“The more deeply we are cast under a story’s spell, the more potent its influence.” Underlying all passionate Traveller fans is a desire to tell and participate in grand science fiction narratives. We can worry about Canon and setting and what game Traveller is supposed to be. Or we can write sweeping histories such as “These Stars Are Ours!“. Published by Stellagama Publishing, its goal is to provide an immersive Traveller universe that explores a variety of themes and stories, drawing upon well known science fiction tropes. A consequence of separating the “engine” of Traveller from the “setting” is that it liberates writers and publishers to create their own settings for adventures. Echoing the great product the Twilight Sector, “These Stars Are Ours!” is a successful and comprehensive setting that includes new and modified rules relevant to the setting and takes advantage of Stellagama Publishing’s existing work in extending the Cepheus Engine. It entrances the reader immediately and provides a powerful basis for Traveller adventures.
Alegis Downport has already written an informative review. The comment thread below the review already contains positive responses from the publisher promising further material for the setting – great news for fans. This review will comment more on the history and nature of setting itself.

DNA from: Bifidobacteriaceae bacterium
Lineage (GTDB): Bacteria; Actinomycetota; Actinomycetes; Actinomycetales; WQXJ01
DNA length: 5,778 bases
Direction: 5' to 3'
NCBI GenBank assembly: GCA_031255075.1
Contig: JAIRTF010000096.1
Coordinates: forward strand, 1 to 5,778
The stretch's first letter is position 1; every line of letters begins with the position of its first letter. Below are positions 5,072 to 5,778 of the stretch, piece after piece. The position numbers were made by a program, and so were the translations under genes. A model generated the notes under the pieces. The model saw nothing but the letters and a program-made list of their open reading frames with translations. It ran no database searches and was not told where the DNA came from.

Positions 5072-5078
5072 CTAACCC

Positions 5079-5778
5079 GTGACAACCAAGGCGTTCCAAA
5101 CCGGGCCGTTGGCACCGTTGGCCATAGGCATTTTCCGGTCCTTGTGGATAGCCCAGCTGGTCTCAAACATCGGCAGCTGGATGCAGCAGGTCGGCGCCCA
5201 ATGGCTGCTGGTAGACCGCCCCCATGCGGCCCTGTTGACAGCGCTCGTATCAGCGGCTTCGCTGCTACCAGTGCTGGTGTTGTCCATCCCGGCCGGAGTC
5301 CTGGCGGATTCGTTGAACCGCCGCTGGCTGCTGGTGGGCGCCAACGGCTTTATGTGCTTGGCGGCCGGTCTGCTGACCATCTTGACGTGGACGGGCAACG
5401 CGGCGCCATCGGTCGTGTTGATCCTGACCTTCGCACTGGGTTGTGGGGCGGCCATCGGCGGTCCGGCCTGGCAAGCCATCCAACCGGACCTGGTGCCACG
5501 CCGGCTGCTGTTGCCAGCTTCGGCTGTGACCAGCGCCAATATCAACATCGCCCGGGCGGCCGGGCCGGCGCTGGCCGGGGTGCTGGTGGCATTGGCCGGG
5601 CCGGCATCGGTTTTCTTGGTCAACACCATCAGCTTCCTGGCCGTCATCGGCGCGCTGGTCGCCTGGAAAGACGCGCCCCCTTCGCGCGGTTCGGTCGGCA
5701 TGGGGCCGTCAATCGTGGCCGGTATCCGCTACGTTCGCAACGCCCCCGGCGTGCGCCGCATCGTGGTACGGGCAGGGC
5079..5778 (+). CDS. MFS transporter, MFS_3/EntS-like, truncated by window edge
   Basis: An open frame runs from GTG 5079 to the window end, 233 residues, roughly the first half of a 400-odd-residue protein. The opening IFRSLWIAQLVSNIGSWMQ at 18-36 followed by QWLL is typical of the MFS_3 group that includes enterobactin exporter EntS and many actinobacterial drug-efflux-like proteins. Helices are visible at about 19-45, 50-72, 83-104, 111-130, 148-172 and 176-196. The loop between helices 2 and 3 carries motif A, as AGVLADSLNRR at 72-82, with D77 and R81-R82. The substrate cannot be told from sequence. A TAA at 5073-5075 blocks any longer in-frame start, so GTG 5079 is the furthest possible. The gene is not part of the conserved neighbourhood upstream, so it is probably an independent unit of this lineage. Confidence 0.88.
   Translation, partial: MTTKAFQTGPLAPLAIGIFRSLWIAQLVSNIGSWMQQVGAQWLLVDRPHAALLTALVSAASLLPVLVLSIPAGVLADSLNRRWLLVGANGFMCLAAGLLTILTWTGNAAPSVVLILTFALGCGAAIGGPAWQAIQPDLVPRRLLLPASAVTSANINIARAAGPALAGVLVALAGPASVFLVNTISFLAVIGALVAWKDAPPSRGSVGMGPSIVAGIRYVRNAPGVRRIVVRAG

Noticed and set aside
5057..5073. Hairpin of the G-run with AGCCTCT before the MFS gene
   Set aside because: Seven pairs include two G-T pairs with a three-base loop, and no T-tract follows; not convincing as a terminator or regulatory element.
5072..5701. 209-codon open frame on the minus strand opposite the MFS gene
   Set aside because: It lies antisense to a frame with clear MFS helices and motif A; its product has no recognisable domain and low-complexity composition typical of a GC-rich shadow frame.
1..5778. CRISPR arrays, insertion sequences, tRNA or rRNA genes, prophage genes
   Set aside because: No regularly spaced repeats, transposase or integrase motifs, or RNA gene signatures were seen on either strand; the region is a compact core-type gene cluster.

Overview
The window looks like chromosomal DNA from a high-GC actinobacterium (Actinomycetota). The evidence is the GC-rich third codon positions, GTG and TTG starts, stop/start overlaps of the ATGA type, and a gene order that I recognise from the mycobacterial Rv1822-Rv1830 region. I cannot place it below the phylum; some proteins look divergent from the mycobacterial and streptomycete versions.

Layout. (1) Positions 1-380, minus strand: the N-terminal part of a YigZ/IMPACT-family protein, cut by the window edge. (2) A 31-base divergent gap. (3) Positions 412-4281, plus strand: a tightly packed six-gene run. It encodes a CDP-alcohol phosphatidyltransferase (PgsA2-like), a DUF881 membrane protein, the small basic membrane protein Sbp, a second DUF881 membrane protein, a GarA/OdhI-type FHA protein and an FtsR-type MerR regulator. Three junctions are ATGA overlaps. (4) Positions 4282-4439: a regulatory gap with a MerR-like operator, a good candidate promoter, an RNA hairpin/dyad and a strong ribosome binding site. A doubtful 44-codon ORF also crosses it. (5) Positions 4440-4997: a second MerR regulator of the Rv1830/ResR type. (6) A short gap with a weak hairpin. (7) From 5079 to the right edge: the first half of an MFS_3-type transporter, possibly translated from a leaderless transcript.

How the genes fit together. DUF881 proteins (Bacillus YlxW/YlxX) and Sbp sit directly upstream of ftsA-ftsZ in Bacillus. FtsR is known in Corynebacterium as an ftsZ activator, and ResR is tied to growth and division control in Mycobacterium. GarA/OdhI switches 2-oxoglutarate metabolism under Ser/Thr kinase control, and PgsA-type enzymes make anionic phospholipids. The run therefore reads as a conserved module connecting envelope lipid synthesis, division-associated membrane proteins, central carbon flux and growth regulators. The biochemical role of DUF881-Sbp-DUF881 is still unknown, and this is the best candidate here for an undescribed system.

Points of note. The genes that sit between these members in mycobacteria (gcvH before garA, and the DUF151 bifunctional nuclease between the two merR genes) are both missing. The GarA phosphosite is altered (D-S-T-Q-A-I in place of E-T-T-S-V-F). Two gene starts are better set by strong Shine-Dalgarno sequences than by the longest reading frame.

The star charts draw upon Stellagama’s earlier work “Near Space“. It makes Earth (“Terra”) the centre of the setting – and so players have an immediate stake in the game, connecting to the future of our own planet. The setting approximately 400 years into the future, not thousands, also making it more immediate to us as readers and players. The period is clearly parallel to Traveller 2300 but this setting has a very different flavour. The Reticulans are the almond-shaped-eyed aliens of Area 51 fame who conquer Terra and rule it with an iron fist until thrown off by the free-spirited, fighting and proud Terrans. Play begins in the aftermath of this revolutionary war.